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Functional Complementarity of Higher Order Questions

Psycho-social sustainability modelled by coordinated movement (Part #1)


This paper is an annex to Engaging with Questions of Higher Order: cognitive vigilance required for higher degrees of twistedness (2004).
Introduction
Semantic interrelationships between WH-questions
Engaging with tendencies to twisting movement -- insights from helicopter control
Measure formulae as the basis for a semantic template
Qualitative operational relationships associated with learning cycle
Cognitive instruction set for a semantic vehicle
Set of measure formulae as a template for WH-questions
Challenge of interpretation and comprehension
Transformational questioning
"Pathology" of Q&A: problematic answers to single-mode questions
Existential dynamic in a "cognitive helicopter"
Challenge of closure
Reframing possibilities of closure
Helicoidal coding

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Introduction

The semantics and pragmatics of questions have long been the object of linguistic exploration, as usefully reviewed by Judith Blanchette (Questions in the Online Learning Environment, 2003) and by Michiel Borkent and Riemer van Rozen (On logic and questions in dialogue systems, 2004). Several types of questions in English are distinguished: yes/no questions, WH-questions, alternative questions, tag questions, and intonation questions.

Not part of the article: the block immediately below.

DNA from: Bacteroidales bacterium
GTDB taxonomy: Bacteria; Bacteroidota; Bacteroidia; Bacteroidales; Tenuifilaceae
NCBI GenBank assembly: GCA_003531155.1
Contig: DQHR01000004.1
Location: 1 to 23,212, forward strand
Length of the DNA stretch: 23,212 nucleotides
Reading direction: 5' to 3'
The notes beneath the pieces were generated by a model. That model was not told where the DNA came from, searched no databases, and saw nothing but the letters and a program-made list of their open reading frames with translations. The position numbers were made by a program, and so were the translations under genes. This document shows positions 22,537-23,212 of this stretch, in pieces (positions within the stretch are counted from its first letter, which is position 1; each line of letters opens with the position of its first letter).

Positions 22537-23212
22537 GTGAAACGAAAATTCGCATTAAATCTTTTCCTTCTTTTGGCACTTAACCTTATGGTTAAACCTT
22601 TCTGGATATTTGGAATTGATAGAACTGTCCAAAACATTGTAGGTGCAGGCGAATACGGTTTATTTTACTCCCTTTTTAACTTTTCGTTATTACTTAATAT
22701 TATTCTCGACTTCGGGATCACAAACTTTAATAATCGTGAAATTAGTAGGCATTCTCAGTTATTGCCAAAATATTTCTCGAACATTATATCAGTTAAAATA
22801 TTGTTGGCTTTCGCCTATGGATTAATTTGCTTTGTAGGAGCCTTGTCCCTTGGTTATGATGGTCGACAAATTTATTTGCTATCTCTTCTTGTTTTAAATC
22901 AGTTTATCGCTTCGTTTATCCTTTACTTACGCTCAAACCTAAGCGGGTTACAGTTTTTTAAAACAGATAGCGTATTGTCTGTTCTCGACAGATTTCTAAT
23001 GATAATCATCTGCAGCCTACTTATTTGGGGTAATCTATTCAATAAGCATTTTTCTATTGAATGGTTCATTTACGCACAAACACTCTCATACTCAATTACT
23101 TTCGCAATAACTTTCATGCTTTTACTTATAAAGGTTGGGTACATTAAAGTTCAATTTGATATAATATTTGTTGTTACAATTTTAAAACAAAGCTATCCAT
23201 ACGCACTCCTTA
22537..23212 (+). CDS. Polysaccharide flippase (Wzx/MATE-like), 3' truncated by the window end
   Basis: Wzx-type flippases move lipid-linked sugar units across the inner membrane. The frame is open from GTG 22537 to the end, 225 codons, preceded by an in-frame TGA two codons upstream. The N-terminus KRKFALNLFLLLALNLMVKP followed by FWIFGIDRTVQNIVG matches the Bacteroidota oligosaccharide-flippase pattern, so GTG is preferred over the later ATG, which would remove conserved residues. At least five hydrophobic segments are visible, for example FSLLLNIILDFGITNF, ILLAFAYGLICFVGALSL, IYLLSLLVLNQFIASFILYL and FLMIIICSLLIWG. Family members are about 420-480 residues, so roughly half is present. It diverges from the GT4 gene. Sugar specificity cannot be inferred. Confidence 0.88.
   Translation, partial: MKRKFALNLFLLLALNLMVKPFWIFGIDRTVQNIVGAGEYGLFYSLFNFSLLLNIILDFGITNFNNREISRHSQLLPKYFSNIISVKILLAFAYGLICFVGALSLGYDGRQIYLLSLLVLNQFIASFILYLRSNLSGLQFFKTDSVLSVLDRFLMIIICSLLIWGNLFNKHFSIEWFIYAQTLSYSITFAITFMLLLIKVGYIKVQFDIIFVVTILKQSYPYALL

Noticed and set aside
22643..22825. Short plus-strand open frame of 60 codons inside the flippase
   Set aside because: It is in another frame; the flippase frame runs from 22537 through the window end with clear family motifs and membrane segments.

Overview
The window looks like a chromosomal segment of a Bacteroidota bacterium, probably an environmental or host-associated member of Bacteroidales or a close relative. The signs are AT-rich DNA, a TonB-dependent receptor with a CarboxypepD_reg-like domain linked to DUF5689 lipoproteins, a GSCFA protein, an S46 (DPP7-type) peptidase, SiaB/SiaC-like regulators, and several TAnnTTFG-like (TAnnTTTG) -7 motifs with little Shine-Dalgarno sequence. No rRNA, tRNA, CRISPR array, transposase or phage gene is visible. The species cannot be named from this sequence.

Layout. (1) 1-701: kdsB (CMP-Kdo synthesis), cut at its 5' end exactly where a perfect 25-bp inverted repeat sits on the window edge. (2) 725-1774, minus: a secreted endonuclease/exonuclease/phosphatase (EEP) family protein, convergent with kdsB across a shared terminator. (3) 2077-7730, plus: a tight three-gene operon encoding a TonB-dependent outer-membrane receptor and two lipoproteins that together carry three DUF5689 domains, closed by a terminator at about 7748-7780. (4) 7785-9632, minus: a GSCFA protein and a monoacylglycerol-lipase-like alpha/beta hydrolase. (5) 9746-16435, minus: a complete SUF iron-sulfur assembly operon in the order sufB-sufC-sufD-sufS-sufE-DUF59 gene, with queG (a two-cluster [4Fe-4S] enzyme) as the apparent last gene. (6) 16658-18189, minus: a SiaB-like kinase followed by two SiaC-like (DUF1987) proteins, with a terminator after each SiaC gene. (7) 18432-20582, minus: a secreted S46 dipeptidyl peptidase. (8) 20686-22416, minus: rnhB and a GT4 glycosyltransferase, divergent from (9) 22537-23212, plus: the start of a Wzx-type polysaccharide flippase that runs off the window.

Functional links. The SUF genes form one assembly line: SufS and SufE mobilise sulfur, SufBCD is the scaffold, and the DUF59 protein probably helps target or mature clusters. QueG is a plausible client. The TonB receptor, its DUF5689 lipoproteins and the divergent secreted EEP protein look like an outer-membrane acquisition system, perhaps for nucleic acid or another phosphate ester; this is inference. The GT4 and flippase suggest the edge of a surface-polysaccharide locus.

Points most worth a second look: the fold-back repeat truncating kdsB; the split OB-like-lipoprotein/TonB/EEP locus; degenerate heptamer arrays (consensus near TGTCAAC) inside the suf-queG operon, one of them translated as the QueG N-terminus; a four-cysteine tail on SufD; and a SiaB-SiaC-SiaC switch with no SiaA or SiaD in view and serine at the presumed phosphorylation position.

There is an extensive literature on those referred to as "WH-questions" (see Robert D. Van Valin, Jr. The Acquisition of WH-Questions and the Mechanisms of Language Acquisition). These are notably considered of importance in language teaching. The set consists of questions such as: Who, Why, Where, What, How, When, Whether, Whither, Whence. All these forms are ultimately derived from an Indo-European root (kwo-), a stem of relative and interrogative pronouns. In Latin and Romance, the corresponding forms generally begin in "qu-" (e.g.Latin quid, quod; French qui, quoi, quand, etc).

ot;qu-" (e.g.Latin quid, quod; French qui, quoi, quand, etc).


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